Obviously, unlike having money in a CD, this type of investment can lose as much or more than is gained. Another advantage of using commodities is that the commissions are much lower than with other investing, such as in mutual funds. Obviously, if you run out of money you will be forced out of the market and will lose the lion's share of your capital allocated for that trade. In an extreme situation, such as if wheat was linked to cancer in humans, then obviously if we were long wheat we would most likely get out and take the loss.

Medium Term Notes

Futures trading is economically beneficial because it facilitates better production planning in the agriculture and agro-based industries. In these sectors it is also utilised as a hedging device against violent movement in the price of commodities over a period of time which, in the case of agricultural produce, stretches over crop seasons, often from sowing to harvesting time. Futures trading grew by leaps and bounds making the most of the bull-run witnessed globally. Fueled by the rally in equity markets, stock market players jumped into commodity markets toleverage on the all round boom.

Future trading includes widely traded commodities like coffee, oil, gold, sugar or financial instruments like stock market indices, bonds, or currencies. Futures and options markets are risk management tools, helping to offset the exposure of contracting to supply a given amount of commodity ahead of harvest time. The commodity exchanges in practice seem to be less a way to spread risk, and more a way to concentrate profits for those who know the most about a market.

Futures contracts allow speculators the right to buy or sell a specified quantity of a commodity at a contracted price before an expiration date. Less than 3% of all futures contracts result in physical delivery of any commodity, the majority of all contracts are liquidated before expiration.

Do not try to trade commodities without a good foundation of commodity market knowledge. In getting started it is best to focus on just one or two commodities. That will be enough to keep you good and busy for a long while.

                    Commodity Trading is strictly speaking the trading of physical commodities - such as soyabeans, wheat, corn, gold, silver, cattle, oil etc. - or their futures contracts on the established commodity exchanges.

Farmers use commodity trading to lock in favorable prices prior to an ensuing harvest. Hence, there are real commercial reasons for trading in commodities. However, they are also traded for pure speculation by private traders seeking to make acommodity trading profit by speculating in the price movement over their chosen time-frame.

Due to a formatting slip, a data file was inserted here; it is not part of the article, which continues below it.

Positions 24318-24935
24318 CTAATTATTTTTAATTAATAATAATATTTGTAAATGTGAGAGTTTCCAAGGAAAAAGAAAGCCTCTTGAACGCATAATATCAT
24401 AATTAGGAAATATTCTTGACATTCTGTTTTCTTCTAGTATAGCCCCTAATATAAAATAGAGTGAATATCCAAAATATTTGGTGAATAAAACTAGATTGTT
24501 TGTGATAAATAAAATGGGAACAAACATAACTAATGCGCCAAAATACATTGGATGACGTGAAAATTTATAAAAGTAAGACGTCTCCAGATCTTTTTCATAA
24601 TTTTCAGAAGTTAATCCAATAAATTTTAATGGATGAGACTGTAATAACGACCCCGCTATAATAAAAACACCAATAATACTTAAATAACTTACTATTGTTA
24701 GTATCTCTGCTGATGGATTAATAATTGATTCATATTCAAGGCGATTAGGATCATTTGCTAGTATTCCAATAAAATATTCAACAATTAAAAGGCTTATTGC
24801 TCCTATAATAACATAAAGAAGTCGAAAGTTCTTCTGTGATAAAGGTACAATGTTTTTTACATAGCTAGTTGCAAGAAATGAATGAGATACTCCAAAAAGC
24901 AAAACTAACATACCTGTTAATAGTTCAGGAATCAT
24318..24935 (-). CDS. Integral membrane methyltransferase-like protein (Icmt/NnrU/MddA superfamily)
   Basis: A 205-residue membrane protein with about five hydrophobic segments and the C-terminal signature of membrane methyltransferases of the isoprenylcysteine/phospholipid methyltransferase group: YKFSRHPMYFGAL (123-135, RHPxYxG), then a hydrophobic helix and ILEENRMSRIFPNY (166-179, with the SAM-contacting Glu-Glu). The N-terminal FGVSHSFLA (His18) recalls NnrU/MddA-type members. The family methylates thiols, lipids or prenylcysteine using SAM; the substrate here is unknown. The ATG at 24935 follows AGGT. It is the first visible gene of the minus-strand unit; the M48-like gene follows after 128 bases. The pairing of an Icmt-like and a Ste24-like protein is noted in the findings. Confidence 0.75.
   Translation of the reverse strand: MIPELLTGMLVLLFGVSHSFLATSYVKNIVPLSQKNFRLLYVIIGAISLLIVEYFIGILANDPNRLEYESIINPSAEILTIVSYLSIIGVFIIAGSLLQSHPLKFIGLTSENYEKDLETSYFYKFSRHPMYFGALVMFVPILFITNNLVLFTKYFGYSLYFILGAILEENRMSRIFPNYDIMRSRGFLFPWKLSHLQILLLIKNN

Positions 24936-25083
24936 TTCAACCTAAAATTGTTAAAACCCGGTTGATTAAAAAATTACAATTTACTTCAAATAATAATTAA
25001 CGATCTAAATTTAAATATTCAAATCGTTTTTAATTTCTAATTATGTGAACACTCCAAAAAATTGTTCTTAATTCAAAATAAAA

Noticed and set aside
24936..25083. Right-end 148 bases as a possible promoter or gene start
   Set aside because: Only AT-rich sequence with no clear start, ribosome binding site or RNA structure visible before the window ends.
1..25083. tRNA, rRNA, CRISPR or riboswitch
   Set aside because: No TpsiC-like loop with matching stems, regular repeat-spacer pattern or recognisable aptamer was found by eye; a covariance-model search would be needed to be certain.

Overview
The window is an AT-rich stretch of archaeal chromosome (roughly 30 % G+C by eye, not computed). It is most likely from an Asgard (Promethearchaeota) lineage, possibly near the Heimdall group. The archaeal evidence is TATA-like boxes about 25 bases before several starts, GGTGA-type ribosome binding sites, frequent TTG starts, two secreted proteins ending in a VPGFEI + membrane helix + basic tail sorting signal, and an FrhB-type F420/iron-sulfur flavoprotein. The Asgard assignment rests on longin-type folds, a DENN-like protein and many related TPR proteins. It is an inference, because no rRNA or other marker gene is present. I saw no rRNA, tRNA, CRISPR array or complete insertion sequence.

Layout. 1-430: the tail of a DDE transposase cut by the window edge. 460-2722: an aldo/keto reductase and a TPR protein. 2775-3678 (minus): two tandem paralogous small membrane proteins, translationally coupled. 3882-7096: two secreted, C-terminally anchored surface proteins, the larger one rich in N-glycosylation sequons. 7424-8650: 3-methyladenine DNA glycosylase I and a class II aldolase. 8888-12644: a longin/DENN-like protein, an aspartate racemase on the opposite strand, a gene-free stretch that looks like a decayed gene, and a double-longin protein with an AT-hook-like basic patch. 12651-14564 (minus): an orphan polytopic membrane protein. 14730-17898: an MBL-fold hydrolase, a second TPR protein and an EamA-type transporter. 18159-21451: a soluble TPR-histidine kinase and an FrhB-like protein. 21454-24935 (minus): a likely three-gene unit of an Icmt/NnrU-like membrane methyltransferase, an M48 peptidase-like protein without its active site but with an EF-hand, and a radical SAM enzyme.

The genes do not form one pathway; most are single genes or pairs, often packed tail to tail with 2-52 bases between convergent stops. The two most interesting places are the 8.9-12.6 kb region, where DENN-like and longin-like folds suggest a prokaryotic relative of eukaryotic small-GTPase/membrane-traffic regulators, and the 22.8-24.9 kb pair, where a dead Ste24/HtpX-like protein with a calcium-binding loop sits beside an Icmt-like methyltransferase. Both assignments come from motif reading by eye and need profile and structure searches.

More than any other type of speculation, such as forex or stock trading, commodity markets involve a very high degree of seasonality. Hence, it is important that the trader be very aware of the underlying cycles affecting the market in question.

That said, commodity trading can be done successfully by giving a very high degree of emphasis to the price charts alone. The commodities trade extremely well according to technical analysis methods. For example, Fibonacci price retracements and time cycle analysis work extremely well on commodity charts. So too do other technical indicators such as moving averages, price gaps, support and resistance points, trendlines and so on.

Trading commodities can be an extremely volatile and unpredictable business because these markets are known for their sudden and sustained price surges and collapses. Compare a long-term commodity chart of something like soybeans or oil to any stock index and you will see the difference. Hence, it is vital incommodity trading that you are extremely disciplined in your approach and employ strict money management rules. A good stop loss order, placed in the market at the time you place your trade, is a must.

Traders also play the spreads between commodities, which is an extremely popular form of commodity trading, and which effectively multiplies the range of profit opportunities hugely. Examples of spreads is the wheat-corn spread, where traders speculate on the relative price of one to the other. Other spread opportunities occur in the price differentials between different delivery months of the same commodities'futures contracts . Hence, you might buy the contract nearer to expiration and sell the one further out with the expectation that long-term prices of that commodity will fall with respect to near term prices.

Once you also realize that there are active options contracts in all the major instruments, it becomes clear that commodity trading is a very desirable niche within the universe of speculation.

As with all forms of trading, mental and financial discipline are key factors to success in commodity trading. Given their extreme volatility, it is paramount that you have a proven method before you ever speculate a single dollar in these often unpredictable markets.